Solomon Cohen's pawn shop was taken over by Benjamin Jeffe by 1934.  It was the scene of a terrifying robbery on March 25 that year.  The Rochester Times-Union reported "Four robbers, each carrying an automatic pistol, walked into the pawnshop of Benjamin Jeffe, 235 Ninth Avenue, today, bound four men in the shop and departed with several thousand dollars worth of jewelry."  While the two clerks and two customers helplessly watched, the bandits "leisurely selected jewelry valued at several thousand dollars and other articles, and escaped," reported the North Shore Daily Journal.

photo via the NYC Dept of Records & Information Services

The two buildings continued to house middle-income families throughout the 20th century.  In the 1980's and '90's the store at No. 233 was home to seafood store, Starfish Enterprises.  In its December 18, 1989 issue New York Magazine recommended its "many varieties of smoke salmon, sliced or whole" and cautioned "Starfish delivers only in the Chelsea area, so stop in and make your selection."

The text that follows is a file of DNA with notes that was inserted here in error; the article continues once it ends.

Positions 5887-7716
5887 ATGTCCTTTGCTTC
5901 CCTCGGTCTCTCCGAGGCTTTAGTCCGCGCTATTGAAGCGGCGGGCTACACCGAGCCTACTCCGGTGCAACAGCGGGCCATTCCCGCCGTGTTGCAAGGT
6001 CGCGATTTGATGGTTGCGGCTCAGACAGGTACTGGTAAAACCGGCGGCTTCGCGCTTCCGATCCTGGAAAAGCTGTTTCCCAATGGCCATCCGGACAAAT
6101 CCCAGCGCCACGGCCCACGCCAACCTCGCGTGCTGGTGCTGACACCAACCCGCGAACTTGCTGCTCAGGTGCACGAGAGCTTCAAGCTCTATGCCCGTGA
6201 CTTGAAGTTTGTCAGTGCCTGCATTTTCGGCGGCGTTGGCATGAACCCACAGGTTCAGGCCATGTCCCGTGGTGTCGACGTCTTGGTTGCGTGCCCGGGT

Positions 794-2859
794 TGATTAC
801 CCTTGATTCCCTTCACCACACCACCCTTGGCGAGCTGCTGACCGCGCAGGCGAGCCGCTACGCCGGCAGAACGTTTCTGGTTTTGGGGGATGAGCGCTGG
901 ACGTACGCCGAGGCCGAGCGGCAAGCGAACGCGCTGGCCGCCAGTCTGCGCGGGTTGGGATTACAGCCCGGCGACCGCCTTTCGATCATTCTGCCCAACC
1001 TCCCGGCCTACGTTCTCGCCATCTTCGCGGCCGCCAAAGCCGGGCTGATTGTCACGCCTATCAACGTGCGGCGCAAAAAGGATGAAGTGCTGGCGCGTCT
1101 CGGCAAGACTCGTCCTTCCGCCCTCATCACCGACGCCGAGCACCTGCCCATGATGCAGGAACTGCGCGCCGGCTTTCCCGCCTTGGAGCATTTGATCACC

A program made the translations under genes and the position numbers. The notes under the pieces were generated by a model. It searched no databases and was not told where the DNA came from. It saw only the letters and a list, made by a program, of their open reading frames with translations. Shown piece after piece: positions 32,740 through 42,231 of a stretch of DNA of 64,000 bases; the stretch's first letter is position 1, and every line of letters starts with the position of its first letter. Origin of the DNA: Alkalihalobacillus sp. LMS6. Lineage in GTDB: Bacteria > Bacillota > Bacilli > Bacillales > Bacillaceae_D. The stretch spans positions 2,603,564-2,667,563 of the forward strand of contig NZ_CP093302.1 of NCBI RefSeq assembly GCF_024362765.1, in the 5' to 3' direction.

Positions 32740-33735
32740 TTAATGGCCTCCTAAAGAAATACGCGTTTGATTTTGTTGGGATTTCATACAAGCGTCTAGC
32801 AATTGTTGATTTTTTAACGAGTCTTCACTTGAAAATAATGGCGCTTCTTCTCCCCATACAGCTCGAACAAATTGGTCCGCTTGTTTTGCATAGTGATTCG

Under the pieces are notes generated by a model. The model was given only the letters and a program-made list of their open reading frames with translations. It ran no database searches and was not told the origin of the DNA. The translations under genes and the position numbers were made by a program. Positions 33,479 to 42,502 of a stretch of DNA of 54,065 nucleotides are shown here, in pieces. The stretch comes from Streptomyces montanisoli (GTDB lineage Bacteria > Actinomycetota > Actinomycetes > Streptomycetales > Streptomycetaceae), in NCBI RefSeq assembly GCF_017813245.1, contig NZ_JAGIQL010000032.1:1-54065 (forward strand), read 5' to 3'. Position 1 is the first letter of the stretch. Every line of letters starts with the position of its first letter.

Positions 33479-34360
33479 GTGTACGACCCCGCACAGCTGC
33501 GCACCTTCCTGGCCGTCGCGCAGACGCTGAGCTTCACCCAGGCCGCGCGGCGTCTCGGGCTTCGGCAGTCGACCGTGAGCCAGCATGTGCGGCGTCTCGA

Two years later The New York Times journalist Susan Hermann Loomis reported on a less likely fare--alligator meat.  On January 17, 1990 she wrote "alligator meat has been transformed from an obscure Southern specialty to a dish with cachet, and the market for the meat is booming."  She noted "In the New York region, sources for alligator meat include Starfish Enterprises, 233 Ninth Avenue."

Although the storefronts have been brutally altered and the lintels of No. 233 shaved flat, the upper floors of both buildings retain much of their early 19th century appearance--including those remarkable fire escapes.

photographs by the author


  1. I've loved these particular fire escapes forever. Thank you for a wonderful post, as usual.

  2. Love all your posts, just wanted to mention it. Thanks for this site, I've recommended it to many people over the years.

    1. Thanks so much for that. I appreciate you're saying so.